Systemic lupus erythematosus (SLE) is a chronic inflammatory disease which may affect many different organs and tissues in the body. Women of child bearing age are typically affected, but individuals of any age, sex, or race may develop the disease. SLE while uncommon, is not rare, with an estimated disease prevalence of 1 in every 2,000 population. It is a condition which appears to be increasing in prominence especially over the last 15 to 20 years. This is likely explained by the earlier recognition of milder cases because of increased patient and physician awareness and by the enhanced availability of sensitive laboratory tests helpful in the diagnosis. Although the exact cause is not known, most of the features of the disease seem to be due to a fundamental abnormality of the body's immune system. The immune system is the body's defence mechanism against foreign substances entering the body. It depends on the formation of compounds called antibodies and on hite cells called lymphocytes which rise to the defense of the body in case of invasion by foreign agents such as germs or viruses. This is a normal and desirable process in the healthy individual. In patients with SLE, there seems to be a defect in the body's immune system whereby antibodies are mistakenly formed against the body's own tissues. This leads to inflammation and damage in the tissues so affected. Patients with SLE can be identified by the presence of these abnormal antibodies in their blood stream. It is not clear what triggers this immune abnormality but several factors seem to be contributory in some patients. These include infection, hormonal, genetic, and unidentified environmental factors. Some drugs including those used for the treatment of tuberculosis (isoniazid), high blood pressure (hydralazine), and convulsions (dilantin) have also occasionally been associated with the development of SLE. Clinical Features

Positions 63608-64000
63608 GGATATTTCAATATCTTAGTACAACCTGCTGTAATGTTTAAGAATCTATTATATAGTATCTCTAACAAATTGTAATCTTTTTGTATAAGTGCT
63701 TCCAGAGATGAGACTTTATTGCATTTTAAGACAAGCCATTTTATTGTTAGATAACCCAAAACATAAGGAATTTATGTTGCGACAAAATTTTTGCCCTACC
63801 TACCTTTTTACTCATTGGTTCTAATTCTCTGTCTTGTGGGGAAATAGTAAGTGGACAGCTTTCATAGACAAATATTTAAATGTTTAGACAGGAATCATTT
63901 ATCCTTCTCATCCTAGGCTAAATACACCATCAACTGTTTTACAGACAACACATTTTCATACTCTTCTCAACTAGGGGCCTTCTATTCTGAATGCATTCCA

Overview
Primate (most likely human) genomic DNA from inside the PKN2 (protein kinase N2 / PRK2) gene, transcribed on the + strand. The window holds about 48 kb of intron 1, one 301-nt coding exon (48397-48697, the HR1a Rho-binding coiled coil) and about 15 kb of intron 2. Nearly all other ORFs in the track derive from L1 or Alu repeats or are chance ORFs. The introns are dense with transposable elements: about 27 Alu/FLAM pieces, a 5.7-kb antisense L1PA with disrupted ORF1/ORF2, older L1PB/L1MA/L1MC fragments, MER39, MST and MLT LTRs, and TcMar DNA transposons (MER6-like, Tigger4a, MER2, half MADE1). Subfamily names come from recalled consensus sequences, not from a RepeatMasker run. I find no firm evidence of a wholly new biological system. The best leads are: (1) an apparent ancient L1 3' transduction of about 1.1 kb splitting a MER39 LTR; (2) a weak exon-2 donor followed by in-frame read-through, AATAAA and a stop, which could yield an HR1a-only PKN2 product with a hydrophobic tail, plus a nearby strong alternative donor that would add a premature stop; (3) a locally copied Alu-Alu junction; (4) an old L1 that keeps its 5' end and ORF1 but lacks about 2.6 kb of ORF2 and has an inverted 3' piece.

The majority of patients with SLE have very mild symptoms which can be...
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